Southern red-backed vole
|Southern red-backed vole|
The southern red-backed vole or Gapper's red-backed vole (Myodes gapperi) is a small slender vole found in Canada and the northern United States. It is closely related to the western red-backed vole (Myodes californius), which lives to the south and west of its range and which is less red with a less sharply bicolored tail.
These voles have short slender bodies with a reddish band along the back and a short tail. The sides of the body and head are grey and the underparts are paler. There is a grey color morph in the northeast part of their range. They are 12–16.5 cm (4.7–6.5 in) long with a 4 cm tail) and weigh about 6–42 g; average 20.6 g (0.21–1.48 oz; average 0.72 oz).
These animals are found in coniferous, deciduous, and mixed forests, often near wetlands. They use runways through the surface growth in warm weather and tunnel through the snow in winter. They are omnivorous feeding on green plants, underground fungi, seeds, nuts, roots, also insects, snails, and berries. They store roots, bulbs, and nuts for later use.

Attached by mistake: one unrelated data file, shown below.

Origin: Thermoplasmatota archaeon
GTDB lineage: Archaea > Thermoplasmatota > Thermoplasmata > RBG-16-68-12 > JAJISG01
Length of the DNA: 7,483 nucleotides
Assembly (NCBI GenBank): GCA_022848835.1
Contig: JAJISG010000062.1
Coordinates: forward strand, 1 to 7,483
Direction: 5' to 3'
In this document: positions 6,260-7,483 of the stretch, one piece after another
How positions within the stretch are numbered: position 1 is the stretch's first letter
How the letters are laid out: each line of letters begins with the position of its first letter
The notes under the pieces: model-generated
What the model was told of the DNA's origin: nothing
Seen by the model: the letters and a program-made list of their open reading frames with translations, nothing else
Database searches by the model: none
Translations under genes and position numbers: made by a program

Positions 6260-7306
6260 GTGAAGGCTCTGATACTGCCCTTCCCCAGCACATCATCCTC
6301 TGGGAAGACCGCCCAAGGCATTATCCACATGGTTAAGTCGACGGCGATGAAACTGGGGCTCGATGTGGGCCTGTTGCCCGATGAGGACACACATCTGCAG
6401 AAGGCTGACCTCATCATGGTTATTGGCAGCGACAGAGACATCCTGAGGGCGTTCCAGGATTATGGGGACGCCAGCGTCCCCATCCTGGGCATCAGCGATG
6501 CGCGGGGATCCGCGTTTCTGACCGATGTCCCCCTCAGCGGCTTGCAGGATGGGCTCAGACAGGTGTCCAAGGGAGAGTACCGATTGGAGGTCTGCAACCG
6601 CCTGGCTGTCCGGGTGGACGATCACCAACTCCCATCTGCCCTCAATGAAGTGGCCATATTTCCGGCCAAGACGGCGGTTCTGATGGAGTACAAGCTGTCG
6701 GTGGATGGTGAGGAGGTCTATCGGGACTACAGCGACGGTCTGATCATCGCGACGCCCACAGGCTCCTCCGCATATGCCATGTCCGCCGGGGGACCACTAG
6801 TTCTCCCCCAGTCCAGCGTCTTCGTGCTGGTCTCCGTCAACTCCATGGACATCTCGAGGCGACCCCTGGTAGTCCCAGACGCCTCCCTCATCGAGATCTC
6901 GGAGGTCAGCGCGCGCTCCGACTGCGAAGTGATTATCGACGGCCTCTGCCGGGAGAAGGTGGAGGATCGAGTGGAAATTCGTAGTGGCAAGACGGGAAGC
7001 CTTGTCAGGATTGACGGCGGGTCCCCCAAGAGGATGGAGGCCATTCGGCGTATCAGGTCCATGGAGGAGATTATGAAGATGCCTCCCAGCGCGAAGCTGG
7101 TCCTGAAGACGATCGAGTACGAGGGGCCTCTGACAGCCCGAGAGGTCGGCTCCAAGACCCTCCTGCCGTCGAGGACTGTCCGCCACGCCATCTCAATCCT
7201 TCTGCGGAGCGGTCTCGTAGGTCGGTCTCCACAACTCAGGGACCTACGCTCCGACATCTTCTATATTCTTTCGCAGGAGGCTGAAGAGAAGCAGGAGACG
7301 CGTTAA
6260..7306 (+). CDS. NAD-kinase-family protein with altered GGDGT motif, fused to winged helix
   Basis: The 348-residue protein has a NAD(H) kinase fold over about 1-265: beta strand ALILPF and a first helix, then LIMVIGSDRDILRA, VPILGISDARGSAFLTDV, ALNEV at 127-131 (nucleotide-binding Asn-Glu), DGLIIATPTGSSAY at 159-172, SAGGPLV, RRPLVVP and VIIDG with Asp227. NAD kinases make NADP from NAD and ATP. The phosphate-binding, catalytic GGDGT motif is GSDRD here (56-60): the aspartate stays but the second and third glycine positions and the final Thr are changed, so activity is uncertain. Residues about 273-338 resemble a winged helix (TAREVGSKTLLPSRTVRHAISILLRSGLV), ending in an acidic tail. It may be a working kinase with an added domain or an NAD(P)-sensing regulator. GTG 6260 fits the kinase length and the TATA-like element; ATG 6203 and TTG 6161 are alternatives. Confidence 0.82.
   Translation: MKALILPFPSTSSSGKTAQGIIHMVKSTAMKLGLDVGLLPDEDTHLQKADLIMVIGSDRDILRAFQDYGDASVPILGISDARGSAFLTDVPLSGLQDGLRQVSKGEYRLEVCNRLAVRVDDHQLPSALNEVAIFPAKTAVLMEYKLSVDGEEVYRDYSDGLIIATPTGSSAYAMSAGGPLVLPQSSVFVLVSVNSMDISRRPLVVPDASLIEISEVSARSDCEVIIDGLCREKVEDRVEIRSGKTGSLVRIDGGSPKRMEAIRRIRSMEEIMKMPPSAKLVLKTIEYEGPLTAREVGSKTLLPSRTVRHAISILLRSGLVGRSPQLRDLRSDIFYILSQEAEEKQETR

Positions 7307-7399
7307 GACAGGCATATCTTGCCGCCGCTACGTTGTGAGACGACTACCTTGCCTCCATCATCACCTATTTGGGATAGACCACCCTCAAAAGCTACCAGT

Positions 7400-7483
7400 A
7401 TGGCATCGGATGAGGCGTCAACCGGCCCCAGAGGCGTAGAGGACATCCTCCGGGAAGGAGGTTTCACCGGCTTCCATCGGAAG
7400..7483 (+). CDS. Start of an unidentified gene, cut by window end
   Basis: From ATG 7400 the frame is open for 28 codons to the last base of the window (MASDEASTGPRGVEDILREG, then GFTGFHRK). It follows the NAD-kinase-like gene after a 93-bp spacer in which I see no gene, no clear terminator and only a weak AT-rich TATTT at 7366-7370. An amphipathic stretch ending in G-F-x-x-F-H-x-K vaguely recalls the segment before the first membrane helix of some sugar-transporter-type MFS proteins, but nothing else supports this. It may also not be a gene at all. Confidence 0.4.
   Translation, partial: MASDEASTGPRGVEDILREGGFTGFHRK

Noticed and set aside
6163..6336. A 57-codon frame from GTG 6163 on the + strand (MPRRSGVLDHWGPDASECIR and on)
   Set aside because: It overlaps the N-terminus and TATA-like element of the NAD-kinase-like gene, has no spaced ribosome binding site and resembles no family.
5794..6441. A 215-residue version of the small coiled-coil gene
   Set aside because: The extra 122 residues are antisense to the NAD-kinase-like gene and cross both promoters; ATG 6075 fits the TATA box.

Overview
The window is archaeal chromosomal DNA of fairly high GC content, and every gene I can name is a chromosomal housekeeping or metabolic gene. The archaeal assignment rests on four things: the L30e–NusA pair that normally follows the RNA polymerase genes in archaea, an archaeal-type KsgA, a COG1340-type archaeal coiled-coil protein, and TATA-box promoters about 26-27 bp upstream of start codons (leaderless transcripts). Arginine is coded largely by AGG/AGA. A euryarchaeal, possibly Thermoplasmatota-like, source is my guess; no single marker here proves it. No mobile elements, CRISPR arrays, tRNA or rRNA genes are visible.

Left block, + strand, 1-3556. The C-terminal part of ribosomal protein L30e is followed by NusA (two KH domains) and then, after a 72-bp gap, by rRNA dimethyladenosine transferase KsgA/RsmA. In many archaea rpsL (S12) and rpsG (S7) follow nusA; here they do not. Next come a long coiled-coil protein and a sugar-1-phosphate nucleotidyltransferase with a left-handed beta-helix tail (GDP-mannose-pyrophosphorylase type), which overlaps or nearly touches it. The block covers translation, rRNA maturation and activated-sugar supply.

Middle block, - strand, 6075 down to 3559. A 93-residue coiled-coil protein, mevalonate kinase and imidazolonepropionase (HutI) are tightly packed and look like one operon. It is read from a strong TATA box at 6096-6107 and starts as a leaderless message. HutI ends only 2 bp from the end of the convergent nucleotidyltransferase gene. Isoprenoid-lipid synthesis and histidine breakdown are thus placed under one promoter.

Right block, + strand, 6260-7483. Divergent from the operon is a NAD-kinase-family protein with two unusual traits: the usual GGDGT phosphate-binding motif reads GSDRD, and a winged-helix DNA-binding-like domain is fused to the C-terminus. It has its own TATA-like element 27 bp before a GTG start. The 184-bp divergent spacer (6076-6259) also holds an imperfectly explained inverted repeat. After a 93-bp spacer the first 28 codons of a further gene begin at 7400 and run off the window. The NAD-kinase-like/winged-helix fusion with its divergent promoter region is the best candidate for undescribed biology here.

Female voles have two to four litters of two to eight young in a year.
They are active year-round, mostly at night. They use underground burrows created by other small animals.
- Linzey, A.V. & NatureServe (Hammerson, G.) (2008). Myodes gapperi. In: IUCN 2008. IUCN Red List of Threatened Species. Retrieved 30 June 2009. Database entry includes a brief justification of why this species is of least concern.
- Southern Red-backed Vole, borealforest.org
- Southern Red-backed Vole, Animal Diversity Web
- Southern Red-backed Vole at Nature Works
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